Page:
Some people seek to ‘win’ through success in business and financial gain. Others do it through their good looks. Perhaps you are the best tuba player in the world.
For me, it has been incredibly hard to accept that my intense religious devotion does not make me better than anyone else.
I find it to be a universally applicable rule: what you are good at is what you tend to use as the standard for measuring human worth and value. There are as many forms of legalism as there are ways to be humanly successful. Whatever the form, we keep the rules and climb the ladders of ‘success’ in an attempt to justify our existence.
However, one of the most pernicious kinds of legalism is the religious kind, because it is especially self-deceptive. When you are dedicated to proving your self-worth through religious activity, you are more prone to believe that you have not only the world’s favor, but God’s favor as well. The better we are at doing religion, the less likely we are to see our need for God’s amazing grace. Our religious accomplishments become evidence that God loves us because of all that we do, as a response to all of our hard work.
A Life Plan Can Lead to Legalism
Because a Life Plan clarifies how we plan to live for God, it can easily become a tool for measuring how much God loves us.
We begin to believe, “My Life Plan is certainly rigorous. I am an Olympian Christian, living for God at the very highest level.”
We can think to ourselves, “in comparison to all those disorganized Christians, at least I know where my life is headed.”
We begin to shade the truth about what we did – and didn’t – do the previous week. “Ok, I said I’d read the Bible every day, but at least I thought about reading it on Tuesday. That sorta counts.”
As we twist the Life Plan to justify our value, we unwittingly grow in pride, judgmentalism, hypocrisy, self-deception and other sins. Inevitably, this begin to cloud our self-awareness of sin and our recognition of God’s grace.
Like anything else – a chess ranking system, the bottom line of a financial statement, the number of social media connections – a Life Plan can motivate and deepen a legalistic approach to life.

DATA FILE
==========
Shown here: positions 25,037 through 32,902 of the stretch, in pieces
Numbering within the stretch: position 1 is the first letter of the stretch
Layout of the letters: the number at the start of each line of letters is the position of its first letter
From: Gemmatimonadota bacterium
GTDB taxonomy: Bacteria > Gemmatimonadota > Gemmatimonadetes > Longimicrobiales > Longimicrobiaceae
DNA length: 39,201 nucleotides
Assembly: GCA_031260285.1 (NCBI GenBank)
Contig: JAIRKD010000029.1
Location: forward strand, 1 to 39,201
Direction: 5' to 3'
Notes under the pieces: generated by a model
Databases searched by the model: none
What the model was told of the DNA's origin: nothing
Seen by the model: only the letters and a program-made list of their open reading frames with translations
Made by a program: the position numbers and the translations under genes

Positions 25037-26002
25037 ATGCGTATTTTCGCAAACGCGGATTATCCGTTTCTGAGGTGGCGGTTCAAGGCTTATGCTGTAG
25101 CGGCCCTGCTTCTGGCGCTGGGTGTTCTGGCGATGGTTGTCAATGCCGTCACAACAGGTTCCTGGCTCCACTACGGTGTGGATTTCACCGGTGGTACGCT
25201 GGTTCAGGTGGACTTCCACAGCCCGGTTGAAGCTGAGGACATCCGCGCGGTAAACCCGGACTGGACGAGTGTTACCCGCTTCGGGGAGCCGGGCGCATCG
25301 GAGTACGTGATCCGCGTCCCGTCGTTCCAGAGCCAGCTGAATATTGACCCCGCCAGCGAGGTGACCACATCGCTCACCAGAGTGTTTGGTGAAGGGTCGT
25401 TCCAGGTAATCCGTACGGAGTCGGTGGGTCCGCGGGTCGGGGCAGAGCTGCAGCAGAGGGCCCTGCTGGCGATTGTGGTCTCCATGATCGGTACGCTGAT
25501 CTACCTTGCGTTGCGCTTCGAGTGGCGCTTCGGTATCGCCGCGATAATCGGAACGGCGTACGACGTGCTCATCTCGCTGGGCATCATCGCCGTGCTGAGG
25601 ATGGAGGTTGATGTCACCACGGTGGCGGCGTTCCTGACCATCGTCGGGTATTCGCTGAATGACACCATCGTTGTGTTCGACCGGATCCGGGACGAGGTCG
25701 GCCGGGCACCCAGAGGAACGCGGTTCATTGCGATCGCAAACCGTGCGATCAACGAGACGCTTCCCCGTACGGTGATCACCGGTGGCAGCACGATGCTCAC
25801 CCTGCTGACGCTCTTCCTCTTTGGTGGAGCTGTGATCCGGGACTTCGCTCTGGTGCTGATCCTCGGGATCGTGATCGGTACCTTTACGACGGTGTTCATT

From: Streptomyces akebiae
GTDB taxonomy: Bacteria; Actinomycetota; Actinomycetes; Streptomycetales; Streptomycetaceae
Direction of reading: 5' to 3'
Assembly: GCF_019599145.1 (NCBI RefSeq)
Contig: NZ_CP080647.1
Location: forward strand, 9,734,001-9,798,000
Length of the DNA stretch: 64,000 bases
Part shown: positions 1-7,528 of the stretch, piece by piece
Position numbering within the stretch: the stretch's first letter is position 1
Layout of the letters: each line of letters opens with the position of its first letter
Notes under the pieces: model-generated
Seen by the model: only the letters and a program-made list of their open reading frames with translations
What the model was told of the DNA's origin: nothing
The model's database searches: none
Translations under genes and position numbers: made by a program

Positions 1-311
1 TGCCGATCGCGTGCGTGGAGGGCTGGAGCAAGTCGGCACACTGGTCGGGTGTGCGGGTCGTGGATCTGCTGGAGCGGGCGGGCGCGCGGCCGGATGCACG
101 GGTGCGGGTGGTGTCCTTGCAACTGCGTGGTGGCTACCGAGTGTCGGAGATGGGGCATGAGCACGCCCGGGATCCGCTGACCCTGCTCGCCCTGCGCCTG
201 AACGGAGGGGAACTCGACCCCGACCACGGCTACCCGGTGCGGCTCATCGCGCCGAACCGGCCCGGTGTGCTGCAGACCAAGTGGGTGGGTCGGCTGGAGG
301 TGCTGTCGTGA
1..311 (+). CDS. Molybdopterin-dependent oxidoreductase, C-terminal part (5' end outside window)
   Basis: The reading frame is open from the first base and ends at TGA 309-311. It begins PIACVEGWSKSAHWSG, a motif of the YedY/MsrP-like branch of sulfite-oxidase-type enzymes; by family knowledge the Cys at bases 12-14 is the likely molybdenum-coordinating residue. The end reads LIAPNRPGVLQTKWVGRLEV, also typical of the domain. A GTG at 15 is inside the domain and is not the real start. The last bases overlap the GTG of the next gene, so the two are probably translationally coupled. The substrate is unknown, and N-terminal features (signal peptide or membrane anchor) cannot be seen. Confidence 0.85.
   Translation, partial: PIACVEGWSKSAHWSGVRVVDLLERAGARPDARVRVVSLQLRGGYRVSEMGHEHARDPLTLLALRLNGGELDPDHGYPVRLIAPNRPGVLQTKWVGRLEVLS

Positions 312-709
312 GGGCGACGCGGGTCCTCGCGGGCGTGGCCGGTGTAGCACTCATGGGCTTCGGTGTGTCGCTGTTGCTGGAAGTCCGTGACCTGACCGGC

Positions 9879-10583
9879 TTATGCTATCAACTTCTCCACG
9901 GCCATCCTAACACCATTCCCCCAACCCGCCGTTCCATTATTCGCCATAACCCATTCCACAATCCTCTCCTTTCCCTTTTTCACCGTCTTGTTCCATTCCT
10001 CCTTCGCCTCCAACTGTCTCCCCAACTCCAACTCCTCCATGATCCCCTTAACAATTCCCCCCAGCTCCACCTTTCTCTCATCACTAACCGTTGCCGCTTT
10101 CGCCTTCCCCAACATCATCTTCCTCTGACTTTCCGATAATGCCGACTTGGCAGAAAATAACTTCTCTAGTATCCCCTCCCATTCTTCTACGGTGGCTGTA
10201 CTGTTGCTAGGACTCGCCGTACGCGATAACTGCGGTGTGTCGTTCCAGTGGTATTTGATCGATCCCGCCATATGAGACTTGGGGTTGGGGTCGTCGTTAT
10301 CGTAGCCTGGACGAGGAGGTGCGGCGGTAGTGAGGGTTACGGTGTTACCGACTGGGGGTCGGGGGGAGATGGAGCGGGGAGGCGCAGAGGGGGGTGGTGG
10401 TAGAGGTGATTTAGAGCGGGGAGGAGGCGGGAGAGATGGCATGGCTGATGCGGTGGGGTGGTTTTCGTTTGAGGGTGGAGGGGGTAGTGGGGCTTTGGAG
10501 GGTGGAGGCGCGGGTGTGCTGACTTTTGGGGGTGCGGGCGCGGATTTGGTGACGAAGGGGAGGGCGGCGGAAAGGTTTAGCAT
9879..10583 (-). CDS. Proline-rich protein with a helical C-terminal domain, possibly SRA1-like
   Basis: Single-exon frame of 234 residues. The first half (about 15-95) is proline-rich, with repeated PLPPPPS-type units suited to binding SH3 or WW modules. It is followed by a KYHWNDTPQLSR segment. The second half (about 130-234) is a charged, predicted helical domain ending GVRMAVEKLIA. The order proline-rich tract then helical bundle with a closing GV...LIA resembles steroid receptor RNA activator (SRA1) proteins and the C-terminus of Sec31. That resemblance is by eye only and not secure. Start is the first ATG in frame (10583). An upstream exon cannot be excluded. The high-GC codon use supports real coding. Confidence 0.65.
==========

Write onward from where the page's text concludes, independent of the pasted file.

It Can Lead to Humility
However, a Life Plan can equally lead to humility. If, by God’s grace, we regularly use a Life Plan to honestly examine our lives, it will make clear our sin, idolatry, stubbornness, and waywardness from God.
We need some method or structure to examine our lives. A “Confession of Sin” is part of many church liturgies for a reason: it leads to humility and a sober awareness of God’s gracious love. If a Life Plan leads us to repentance, rather than to pride, than it can serve God’s purposes.
Perhaps adding a reminder at the start of your Life Plan will nudge you in this direction.
At the top of my Rule of Life is the phrase, “My ongoing need: sinner first, sinned against second.” This sentence stops me in my tracks, with all my resentments and petty grievances, and reminds me that I stand in need of God’s grace every day.
Find language that works for you, something, anything, to counter-balance our tendency to take any structure and turn it into a legalistic framework.
It Can Teach Us the Gospel
One of the most famous of Martin Luther’s sayings is the encouragement, “Preach the gospel to yourself every day.”
How do we do that? Well, knowing what the gospel is and why it matters for your daily life are certainly necessary. But then we need to remind ourselves of the gospel regularly.
So build the gospel into your Life Plan. Deliberately saturate your life plan with the gospel at its center, with its hopeful message permeating all that you plan to do and become.
If your approach to your own Life Plan is one of humility, and your Life Plan is built upon the gospel, then by the grace of God, you will be less likely to turn your Life Plan into a performance-based guilt trip. You may even find that it becomes one of the ways that God drives legalism out of your heart and strengthens your trust that He graciously loves and accepts you in Christ.
Questions for Reflection
1. In what ways do you currently struggle with legalism?
2. How could you design a Life Plan to work against your tendencies towards legalism?